A Taste of Alberta at Congress 2015 Opening Cocktail

What Can be Considered Art?

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Let’s explore that question… culinary practice is usually not the first thing that comes to mind when thinking about art. At the National Congress on Culture, Opening Cocktail, I went out and asked culinary experts about food creation as an art form.

Top Chef, Nelvin Reyes believes that in order to gain someone’s attention in the industry, an artist must use their culinary expertise to keep the guests or audiences entertained, whether it’s the way the dish is presented or the details which are added afterwards. The arts, heritage, diversity and spirit in the community, is told through these different characteristics that make up the cultural and artistic person.

Other culinary experts believe that the only thing which gets them ahead of the game is word of mouth. Sous Chef at North 53, Josh Dissanayake says, “it’s more important to do what you want to do than to know how to do something”. Josh took me through the steps to create the Duck Rilette with Salt Cured Foie Gras & Sweet N’Sour Jelly. With immaculate attention to detail, he provided evidence to backup the claim that culinary practice is indeed an art form.

Josh says that “anyone can cook if you learn how to, but to be an expert you have to cook beyond toast and eggs.” He embraces the culinary arts as a positive challenge and encourages taking the “least easiest thing to cook and make it into something likeable.” The challenge is what motivates him.

Culinary kitchens don’t often allow guests to view the actual kitchen. But at Josh’s restaurant, he lets guests tour the kitchen to see how food is prepared. People enjoy knowing where their food comes from, and it’s important for the community to see the hard work that goes into the art of food. It’s not just simply “stuffing your face,” says Josh.

When asked about his strategies for progressing in the culinary field, Josh emphasized that work is part of his identity, and his personality is brought out in the food.

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– See more at: http://culturedays.ca/blog/2015/05/08/taste-alberta-culture-days-2015/#sthash.MXb3eag4.dpuf

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Cities for People: Putting Art at the Centre

Culture Days and National Broadcast Partner CTV (Bell Media) invited Canadian journalism and media students to participate in a Student Reporter and Media Internship program during the Annual National Congress on Culture in Edmonton, Alberta on May 7 and 8, 2015. Five lucky students participated in this innovative program including a behind-the-scenes guided tour of the CTV Newsroom in Edmonton and a once-in-lifetime mentoring session with Marci Ien, co-host of CTV’s Canada AM.

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We, as cities, and communities, must create an environment, or habitat where each and every one of us does not just survive, but thrive. That’s the impetus of Cities for People, says Shawn Van Sluys, Executive Director of Musagetes Foundation who facilitated a conversation about the national initiative during #Congress2015.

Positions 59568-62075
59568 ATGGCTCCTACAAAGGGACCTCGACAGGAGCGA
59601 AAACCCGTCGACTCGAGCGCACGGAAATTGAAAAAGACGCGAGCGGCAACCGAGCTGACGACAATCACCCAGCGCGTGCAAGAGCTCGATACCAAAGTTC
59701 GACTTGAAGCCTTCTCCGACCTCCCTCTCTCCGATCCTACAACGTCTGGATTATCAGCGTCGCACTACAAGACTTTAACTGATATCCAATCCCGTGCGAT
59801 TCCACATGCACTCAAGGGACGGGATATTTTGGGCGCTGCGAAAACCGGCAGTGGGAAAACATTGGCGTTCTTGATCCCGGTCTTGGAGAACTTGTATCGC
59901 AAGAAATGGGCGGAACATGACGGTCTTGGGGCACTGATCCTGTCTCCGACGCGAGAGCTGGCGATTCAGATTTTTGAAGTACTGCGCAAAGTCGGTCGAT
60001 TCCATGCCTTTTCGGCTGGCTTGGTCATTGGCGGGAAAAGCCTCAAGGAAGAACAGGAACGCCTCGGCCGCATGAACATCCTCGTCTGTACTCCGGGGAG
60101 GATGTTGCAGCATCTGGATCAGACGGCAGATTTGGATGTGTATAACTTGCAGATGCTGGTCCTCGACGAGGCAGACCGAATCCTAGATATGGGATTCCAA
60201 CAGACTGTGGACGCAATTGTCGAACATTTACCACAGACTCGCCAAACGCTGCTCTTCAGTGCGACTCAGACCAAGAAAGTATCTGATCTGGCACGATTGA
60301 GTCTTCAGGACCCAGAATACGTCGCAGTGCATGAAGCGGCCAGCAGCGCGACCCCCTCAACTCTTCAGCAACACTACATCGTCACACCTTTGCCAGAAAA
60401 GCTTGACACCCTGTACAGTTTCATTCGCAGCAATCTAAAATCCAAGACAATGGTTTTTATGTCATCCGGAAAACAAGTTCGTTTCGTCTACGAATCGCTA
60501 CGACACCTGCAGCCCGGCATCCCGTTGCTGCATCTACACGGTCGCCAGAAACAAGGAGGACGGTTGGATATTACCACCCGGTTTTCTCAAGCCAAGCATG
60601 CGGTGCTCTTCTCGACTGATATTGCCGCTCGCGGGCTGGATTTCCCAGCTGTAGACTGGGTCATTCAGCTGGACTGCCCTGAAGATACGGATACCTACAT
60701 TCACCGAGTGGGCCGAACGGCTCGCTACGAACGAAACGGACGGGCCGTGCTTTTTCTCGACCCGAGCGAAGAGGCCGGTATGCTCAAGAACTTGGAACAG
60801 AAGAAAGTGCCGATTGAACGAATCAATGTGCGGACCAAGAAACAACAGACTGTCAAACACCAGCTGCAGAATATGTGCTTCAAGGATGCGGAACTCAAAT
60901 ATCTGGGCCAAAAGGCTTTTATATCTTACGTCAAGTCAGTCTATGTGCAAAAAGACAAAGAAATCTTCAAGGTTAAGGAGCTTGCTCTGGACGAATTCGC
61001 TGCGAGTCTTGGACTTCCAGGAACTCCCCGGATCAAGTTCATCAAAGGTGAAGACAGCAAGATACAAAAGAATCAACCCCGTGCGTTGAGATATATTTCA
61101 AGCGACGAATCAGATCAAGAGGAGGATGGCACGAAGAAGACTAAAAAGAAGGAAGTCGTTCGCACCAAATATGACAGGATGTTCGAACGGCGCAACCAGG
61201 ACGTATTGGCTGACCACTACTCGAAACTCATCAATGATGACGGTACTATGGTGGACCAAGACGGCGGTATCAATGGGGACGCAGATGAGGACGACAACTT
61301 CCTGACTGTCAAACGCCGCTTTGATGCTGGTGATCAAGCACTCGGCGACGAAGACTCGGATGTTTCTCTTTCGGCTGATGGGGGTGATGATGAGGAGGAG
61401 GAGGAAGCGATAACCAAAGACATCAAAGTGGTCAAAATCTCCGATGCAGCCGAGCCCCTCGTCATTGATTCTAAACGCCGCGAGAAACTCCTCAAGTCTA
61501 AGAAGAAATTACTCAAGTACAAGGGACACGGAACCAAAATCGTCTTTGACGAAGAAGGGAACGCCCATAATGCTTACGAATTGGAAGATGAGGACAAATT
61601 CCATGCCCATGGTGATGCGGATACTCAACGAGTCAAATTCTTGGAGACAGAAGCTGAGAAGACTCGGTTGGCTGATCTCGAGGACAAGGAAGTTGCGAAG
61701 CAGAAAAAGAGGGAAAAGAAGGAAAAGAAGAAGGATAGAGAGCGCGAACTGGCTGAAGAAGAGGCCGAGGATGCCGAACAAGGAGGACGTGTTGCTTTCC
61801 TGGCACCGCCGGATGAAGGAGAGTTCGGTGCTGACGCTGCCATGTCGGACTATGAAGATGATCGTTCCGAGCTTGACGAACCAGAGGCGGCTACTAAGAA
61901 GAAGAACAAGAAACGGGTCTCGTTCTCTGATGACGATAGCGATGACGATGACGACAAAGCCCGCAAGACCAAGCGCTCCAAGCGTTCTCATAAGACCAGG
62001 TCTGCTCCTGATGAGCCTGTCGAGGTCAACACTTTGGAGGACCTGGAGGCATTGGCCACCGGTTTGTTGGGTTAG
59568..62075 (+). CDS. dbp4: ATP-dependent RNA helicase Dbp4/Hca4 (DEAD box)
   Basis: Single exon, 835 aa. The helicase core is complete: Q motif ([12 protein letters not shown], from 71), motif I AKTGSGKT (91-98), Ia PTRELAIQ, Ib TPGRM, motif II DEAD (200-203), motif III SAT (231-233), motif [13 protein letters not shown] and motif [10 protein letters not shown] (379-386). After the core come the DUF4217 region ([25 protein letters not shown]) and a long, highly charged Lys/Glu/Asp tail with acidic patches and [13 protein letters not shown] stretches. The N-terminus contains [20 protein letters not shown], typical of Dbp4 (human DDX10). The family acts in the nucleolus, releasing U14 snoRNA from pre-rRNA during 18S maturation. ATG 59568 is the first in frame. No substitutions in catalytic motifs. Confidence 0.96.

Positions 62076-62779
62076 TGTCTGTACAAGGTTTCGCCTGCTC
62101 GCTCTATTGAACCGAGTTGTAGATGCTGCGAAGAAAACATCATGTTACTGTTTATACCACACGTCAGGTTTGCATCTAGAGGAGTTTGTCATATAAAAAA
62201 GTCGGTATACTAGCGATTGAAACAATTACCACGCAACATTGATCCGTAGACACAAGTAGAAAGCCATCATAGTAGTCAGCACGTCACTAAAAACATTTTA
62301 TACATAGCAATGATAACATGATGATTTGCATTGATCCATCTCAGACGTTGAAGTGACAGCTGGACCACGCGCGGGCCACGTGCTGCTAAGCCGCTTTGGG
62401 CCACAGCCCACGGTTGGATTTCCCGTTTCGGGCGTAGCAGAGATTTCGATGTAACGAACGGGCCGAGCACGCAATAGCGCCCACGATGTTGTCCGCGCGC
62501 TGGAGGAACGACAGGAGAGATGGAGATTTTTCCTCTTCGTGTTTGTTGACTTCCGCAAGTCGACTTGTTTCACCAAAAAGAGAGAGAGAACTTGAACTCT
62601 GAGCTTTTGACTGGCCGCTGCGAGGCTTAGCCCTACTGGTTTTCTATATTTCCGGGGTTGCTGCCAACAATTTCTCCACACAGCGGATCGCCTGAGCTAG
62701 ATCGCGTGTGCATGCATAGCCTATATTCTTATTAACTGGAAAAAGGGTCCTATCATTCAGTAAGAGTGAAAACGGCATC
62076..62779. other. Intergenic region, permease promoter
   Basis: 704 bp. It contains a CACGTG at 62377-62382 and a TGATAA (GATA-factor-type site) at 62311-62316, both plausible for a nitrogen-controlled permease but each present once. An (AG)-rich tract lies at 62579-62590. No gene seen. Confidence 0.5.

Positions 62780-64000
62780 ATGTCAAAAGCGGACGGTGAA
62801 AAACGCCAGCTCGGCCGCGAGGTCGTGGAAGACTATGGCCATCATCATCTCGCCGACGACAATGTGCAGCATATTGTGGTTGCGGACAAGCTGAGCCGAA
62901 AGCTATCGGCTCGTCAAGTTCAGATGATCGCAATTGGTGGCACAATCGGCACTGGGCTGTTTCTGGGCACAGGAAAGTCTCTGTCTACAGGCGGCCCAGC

With partners across the country, Cities for People explores a series of broad themes: CityScapes, New Economies, Citizen Spaces, and Art and Society. At #Congress2015, Van Sluys focused on the work of the Art and Society team who have been experimenting on changing the stories and practices of the community through arts and culture. Their goal is to find a way to make art more accessible in cities, and they recognize that they will need to use different techniques for different cities.

Van Sluys wants to transform unused spaces in cities into useable spaces. For him it is about people contributing to the creation of their city. People should “not just be living in concrete blocks but should have a reflection of themselves in the city,” he says.

The creation of Cities for People reflects the urgency to understand each other across the world. According to Sluys, the arts build empathy and have the capacity to increase love between people of different cultures across the world. With an interest in art education and centrality of arts, Sluys asks: how do we create a more accessible space for the arts? “How do we connect arts in a meaningful way to the urgent issues and concerns in society?”

The SenseLabs project in Lethbridge, Alberta has been looking at ways to address these questions. Participants looked at wasted spaces in the city, such as spaces between boulevards, and came up with a two-week project to “fill” those wasted spaces. A red carpet was placed in all the places that are overlooked in the city.

“Our perception of the world is developed through artistic thinking, and when we are living in a city where every building or potential artistic space can be creatively decorated, then members of the community should join together to make it a better place to live,” says Sluys.

The SenseLabs engaged a group of non-artists to be creative, and discovered that most of them had some experience with drawing that they carried with them from early childhood.

So “how do you make arts central and meaningful in our community?,” asks Sluys.

Cities for People suggest that individuals in a community do not become interested in arts and culture until they practice it themselves. Sluys says we should remove barriers in the cultural industry.

“We are not paying to see that piece of art the same as we do for outdoor concerts. There’s a difference between not paying for art because it’s worthless and engaging audience with complimentary performances and street art,” he says.

The question we ask moving forward is, “how can we hold ourselves responsible for improvements in our city?”

– See more at: http://culturedays.ca/blog/2015/05/12/cities-people-putting-art-centre/#sthash.VGtiMIBX.dpuf